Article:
DECEMBER 7, 1950
NEW YORK, Wednesday—Now that the House has passed an excess-profits tax, leaving the final measure up to the Senate, Secretary of the Treasury Snyder is now suggesting controls on wages and prices. If we control wages and prices, I feel it is essential that we control all profits so that there is no question of unfairness in the distribution of the burden that this country must face.
The one argument that is valid against the control of profits, and incidentally against an excess-profits tax, is that we take away from people that incentive which really encourages them to start new businesses or invest in new developments. I have always thought this might very well be met by exempting from all taxation what might be called "risk capital"—that is to say, money put into enterprises that are new and untried. If such enterprises succeed they create work or provide the way to produce something that is really needed. If they fail, the capital is lost.
Those who take these risks should be given some consideration, if the government wishes to encourage new business or expansion of businesses, or even new inventions. At the present time, it is probable that the government is not anxious to encourage new enterprises because so many men are needed in the Army and for increased production in established businesses for defense purposes. We shall have hardly enough manpower to go around, even if we use handicapped people and women and older people again.
It seems to me, however, that this objection to the excess-profits tax could be overcome by some incentive along the lines that I have suggested when the time comes that new jobs are needed. In any case, for the time being, we know that we must all submit to a certain amount of regimentation. The difference to us, however, is that we do it of our own free will. The only thing I think we should be careful to insist on is that the burden should be equally distributed.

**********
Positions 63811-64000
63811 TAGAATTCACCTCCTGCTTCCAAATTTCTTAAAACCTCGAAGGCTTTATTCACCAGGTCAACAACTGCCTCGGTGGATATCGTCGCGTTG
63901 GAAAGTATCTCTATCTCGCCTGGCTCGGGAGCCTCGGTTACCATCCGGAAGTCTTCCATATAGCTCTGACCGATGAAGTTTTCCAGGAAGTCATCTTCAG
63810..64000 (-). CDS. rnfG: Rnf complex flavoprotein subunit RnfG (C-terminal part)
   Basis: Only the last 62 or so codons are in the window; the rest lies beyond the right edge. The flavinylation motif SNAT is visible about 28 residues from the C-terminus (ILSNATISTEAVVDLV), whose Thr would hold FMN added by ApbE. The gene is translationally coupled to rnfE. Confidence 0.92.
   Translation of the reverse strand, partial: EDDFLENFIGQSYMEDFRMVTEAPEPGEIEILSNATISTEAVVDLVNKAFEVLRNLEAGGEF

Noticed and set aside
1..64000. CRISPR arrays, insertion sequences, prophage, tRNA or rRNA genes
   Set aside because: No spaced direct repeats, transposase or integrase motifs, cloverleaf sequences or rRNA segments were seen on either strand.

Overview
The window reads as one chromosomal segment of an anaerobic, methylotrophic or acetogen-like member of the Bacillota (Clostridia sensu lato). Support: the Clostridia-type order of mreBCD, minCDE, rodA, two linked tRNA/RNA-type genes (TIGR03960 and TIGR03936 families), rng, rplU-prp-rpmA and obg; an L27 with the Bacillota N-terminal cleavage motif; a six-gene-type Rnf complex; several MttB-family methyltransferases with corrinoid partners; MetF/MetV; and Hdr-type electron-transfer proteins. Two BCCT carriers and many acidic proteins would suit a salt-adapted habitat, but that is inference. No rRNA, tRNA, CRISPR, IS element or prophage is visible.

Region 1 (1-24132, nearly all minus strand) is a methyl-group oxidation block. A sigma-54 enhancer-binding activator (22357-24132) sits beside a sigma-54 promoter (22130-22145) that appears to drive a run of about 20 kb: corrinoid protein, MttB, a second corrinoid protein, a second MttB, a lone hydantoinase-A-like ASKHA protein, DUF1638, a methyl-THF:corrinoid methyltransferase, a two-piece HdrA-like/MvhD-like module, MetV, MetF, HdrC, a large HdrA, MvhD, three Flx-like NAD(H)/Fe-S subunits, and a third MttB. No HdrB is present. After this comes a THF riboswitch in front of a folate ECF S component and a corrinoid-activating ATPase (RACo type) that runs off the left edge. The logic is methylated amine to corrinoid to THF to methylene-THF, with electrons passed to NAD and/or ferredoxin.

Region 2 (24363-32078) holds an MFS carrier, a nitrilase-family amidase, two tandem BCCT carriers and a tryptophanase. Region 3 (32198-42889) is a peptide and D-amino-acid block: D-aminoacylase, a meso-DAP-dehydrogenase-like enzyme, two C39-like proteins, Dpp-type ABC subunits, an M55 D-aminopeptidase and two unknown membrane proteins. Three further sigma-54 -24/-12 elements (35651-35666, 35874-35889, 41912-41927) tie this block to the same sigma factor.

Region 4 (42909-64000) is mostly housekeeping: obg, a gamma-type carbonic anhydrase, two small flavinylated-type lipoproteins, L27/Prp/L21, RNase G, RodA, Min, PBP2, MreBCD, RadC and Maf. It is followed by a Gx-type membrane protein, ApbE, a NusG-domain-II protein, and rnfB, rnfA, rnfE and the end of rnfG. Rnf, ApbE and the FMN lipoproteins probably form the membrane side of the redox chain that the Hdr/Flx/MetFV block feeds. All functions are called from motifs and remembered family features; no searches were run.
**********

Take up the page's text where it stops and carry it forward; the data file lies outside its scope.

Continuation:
In our great concern for our own men in Korea these days we must not forget that the Koreans themselves, whether they are North or South Koreans, are the only people who are probably suffering more from the present invasion by the Chinese Communists than we are. They have nothing with which to replace their great material losses, and there must be a very great loss of life among their civilian population as well as among their troops.
It seems almost unbelievable that we were wondering about a United Nations mission to plan rehabilitation in Korea such a short time ago, and now we are wondering whether we can get some of our men safely out of the country. The thought of rehabilitation is far away. Why the Chinese Communists wanted to bring about this wanton destruction is hard for us to understand. But those who have talked to the delegates here tell me that their line is a completely communist line and they evidently believe everything that the Soviet Union has been saying about the United States' desire for power and for war. Soon we will know the worst and perhaps also the best. If we can keep our friends and accept this setback, just as we accepted Pearl Harbor, we will win in the long run the peaceful world we have always wanted to achieve.